Ahead of that, I was going to point out that in the previous years, Floral City always reviewed their figures with our accountant until Mr. Stanley Newton, who was on our boards, came. He always compared our earnings over there with other furniture stores and our earnings were always up there with the top third of furniture stores. Our earnings were going along; our volume was moving upward steadily. I believe we hit $2.3 million in volume. That doesn’t sound great but our earnings were very satisfactory. The only reason was that La-Z-Boy needed the space more.
The two boards met at noon and decided that they would liquidate the Floral City Furniture Company. The stockholders came out smelling like a rose because no one lost a dime; our employees were given a fair shake in pay for quite a period of time. We didn’t give them notice that next week – “You’re out and no more money.” They each received serious consideration monetarily and otherwise. It just happened that I was a member of La-Z-Boy. It was about in 1974 that we finally wrapped it all up over there.
INTERVIEWER: That’s quite a few years for that retail operation. It might have saved the company in those early years.
SHOEMAKER: I think it did.
INTERVIEWER: It carried things through at one point.
GERTZ: Expertise-wise, Mr. Knabusch, Mr. Shoemaker and I got an education. Our early designers here at La-Z-Boy would come over and visit those 2 acres of furniture and they provided a lot of input that assisted us.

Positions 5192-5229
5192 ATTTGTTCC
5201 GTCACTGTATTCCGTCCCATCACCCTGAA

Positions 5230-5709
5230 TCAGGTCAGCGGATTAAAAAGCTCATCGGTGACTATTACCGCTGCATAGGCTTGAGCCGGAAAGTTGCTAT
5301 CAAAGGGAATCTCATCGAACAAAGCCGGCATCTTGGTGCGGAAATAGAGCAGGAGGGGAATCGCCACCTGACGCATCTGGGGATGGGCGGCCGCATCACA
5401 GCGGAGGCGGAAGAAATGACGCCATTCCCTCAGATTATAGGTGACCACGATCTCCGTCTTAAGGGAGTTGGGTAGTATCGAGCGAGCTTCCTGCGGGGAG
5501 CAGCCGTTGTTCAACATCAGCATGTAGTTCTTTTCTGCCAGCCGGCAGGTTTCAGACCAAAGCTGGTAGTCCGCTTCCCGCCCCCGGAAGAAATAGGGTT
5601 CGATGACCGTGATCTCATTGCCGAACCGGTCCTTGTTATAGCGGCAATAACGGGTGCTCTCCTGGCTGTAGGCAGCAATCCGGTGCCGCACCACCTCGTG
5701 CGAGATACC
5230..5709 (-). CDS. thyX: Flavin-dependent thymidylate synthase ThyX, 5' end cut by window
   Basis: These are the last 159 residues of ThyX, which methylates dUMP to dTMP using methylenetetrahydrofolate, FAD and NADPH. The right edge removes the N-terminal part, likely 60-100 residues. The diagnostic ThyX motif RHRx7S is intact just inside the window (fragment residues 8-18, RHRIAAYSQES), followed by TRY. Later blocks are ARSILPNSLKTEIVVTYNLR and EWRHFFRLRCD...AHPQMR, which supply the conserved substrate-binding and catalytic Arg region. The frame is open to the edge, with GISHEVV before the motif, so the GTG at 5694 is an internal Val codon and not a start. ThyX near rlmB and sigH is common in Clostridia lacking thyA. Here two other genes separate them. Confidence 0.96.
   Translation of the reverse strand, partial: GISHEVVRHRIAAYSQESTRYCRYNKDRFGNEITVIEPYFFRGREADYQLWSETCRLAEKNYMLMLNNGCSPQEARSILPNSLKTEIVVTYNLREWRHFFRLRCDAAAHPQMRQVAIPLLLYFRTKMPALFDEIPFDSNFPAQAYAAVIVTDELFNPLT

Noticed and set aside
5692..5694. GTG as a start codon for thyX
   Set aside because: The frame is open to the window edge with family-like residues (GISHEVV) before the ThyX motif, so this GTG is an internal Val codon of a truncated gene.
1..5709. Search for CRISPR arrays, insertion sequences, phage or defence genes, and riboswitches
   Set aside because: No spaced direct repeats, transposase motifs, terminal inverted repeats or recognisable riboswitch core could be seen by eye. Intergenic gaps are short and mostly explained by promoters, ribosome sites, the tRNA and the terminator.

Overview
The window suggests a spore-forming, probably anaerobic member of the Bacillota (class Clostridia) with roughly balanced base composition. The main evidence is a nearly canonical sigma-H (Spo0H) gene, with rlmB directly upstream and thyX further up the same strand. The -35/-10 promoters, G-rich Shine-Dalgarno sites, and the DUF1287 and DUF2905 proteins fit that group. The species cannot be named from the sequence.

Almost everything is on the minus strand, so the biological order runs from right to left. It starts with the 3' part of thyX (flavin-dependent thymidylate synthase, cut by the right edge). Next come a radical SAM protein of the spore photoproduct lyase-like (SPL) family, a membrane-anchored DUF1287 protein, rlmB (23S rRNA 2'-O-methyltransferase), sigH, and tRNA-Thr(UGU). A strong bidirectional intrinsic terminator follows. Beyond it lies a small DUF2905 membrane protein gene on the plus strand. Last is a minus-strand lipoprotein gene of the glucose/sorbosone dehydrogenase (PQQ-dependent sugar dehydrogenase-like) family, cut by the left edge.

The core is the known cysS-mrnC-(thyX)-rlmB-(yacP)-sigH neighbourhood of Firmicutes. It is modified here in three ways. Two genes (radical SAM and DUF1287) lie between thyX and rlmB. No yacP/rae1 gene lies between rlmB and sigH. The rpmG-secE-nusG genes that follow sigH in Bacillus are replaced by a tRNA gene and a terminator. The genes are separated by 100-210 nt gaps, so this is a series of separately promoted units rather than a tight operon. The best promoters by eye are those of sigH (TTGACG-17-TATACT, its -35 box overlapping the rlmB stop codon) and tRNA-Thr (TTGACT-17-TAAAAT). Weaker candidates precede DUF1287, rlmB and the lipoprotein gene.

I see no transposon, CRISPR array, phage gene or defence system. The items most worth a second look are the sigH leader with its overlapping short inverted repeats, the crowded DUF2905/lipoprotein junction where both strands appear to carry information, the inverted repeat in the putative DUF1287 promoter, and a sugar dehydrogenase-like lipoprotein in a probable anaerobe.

INTERVIEWER: Plus it was a great showplace for our latest La-Z-Boy designs.
GERTZ: Also I noted to you informally when I walked down the hallway that I’d like to think that Floral City, having gotten up to selling 2,500 La-Z-Boy chairs a year at one location out in the country, was due to our great team of people coming forth with ideas. An example was we had what was called the “La-Z-Boy Room” over there, a sizeable area that we put the sign on. We must have had over 100 chairs for the customers to see. There were around 125 chairs that the customers could see and in the warehouse we had perhaps an inventory of a couple hundred chairs. That was perhaps the forerunner of the La-Z-Boy Showcase Shoppes. In the “La-Z-Boy Room” the chairs were all arranged quite close together in lines against the wall. On coming into that room, we put displays together; there was a certain name for it. In about a 4-foot, 6-inch square we put a chair in a certain color and the carpeting had to blend with it; the drapery in the back of it had to be proper. The chair had a table next to it if it was an early American; that was precisely part of the display. Our decorators would put together a modern display and everything in that display was modern, so consequently we had about three of those beauty spots by the decorators. They were down-to-earth and brought in a lot of business for 40 miles around.